Use the provided corkscrew to make the hole more circular by inserting and turning it in a clockwise direction. Makes sure your tire is completely dry. Use moderate force to avoid tearing nearby treads. Take out the plug material in your kit and straighten it using a pair of pincers. Do this by pressing the plug at least three times. This makes it easier to insert into the puncture.
Apply the adhesive provided in your kit all over the tire plug. Before doing this, your tire plug should be dry. It’s advisable to wear a pair of latex gloves to help you smear the adhesive evenly. Put the plug on your corkscrew’s tip then push it down the hole in your tire. Keep a firm hand on your tire to maintain stability while inserting your plug. A shaky grip might cause you to accidentally tear the treads.
Once the plug is inside, pull out the corkscrew fast. This prevents your plug from sticking with the corkscrew.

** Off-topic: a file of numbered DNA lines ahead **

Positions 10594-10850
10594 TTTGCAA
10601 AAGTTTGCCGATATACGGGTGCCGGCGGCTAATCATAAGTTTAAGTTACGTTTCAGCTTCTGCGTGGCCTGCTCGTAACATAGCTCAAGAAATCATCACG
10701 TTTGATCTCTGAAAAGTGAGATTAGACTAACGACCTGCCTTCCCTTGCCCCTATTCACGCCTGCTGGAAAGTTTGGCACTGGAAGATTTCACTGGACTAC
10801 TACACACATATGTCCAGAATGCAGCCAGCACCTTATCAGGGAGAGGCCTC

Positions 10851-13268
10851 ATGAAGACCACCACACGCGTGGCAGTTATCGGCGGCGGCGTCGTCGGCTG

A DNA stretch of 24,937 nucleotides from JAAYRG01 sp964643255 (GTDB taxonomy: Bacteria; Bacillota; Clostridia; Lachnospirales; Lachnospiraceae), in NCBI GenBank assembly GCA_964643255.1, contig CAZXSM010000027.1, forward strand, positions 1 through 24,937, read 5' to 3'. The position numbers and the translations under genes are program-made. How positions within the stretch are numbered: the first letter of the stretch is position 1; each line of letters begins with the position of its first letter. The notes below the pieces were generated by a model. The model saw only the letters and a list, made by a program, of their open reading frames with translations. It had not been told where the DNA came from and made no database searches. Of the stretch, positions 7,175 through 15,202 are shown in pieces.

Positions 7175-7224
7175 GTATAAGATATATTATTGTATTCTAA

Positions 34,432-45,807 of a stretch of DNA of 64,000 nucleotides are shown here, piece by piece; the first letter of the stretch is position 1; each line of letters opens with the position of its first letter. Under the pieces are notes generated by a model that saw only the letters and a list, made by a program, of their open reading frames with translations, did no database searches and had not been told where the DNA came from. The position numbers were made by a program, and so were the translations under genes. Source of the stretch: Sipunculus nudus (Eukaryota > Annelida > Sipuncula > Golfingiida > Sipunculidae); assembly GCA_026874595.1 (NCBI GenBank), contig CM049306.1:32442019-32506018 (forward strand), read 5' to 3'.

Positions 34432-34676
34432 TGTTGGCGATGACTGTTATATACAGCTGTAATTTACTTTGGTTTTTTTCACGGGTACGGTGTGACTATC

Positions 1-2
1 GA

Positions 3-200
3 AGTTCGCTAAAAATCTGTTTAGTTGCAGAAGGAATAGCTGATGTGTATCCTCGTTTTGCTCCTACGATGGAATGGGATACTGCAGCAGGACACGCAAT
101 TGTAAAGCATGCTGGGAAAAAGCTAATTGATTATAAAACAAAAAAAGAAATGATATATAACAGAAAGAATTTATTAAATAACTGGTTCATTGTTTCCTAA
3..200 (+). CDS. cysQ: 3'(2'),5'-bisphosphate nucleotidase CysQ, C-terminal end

3. How to plug a tire without a plug kit
1. What tools do I need?
- An old tire
- A pair of work gloves
- A sharp pair of heavy-duty scissors
- A pair of pliers
- A set of screwdrivers
- Air compressor
- Gorilla Glue
2. Spot the piercing object
Wear the protective gloves to feel for any nails or screws protruding from your tire. Do this in a well-lit area because the nail head might have snapped making it less visible. Use your fingers to feel the spaces between tire treads if you have new tires. Check the area near your tire for any broken nail heads or scattered nails.
When you find the object, rotate the tire so that you can pull out the object easily. Use the pair of pliers to gently pull out the nail or screw. If it’s deep inside, use a flathead screwdriver to pry it out. You might need an extra pair of hands to hold down the tire for extra support.
3. Improvise a tire plug
Take your pair of heavy-duty scissors and cut small strips of rubber from the old tire. The strips should be thin enough to fit inside the tire puncture but have enough thickness to retain stability during motion.
Cut the strips from parts that are still intact. Avoid cutting tire strips with exposed wires, bumps, or patches. Then, smear a little glue on both sides to ensure it sticks firmly inside the puncture.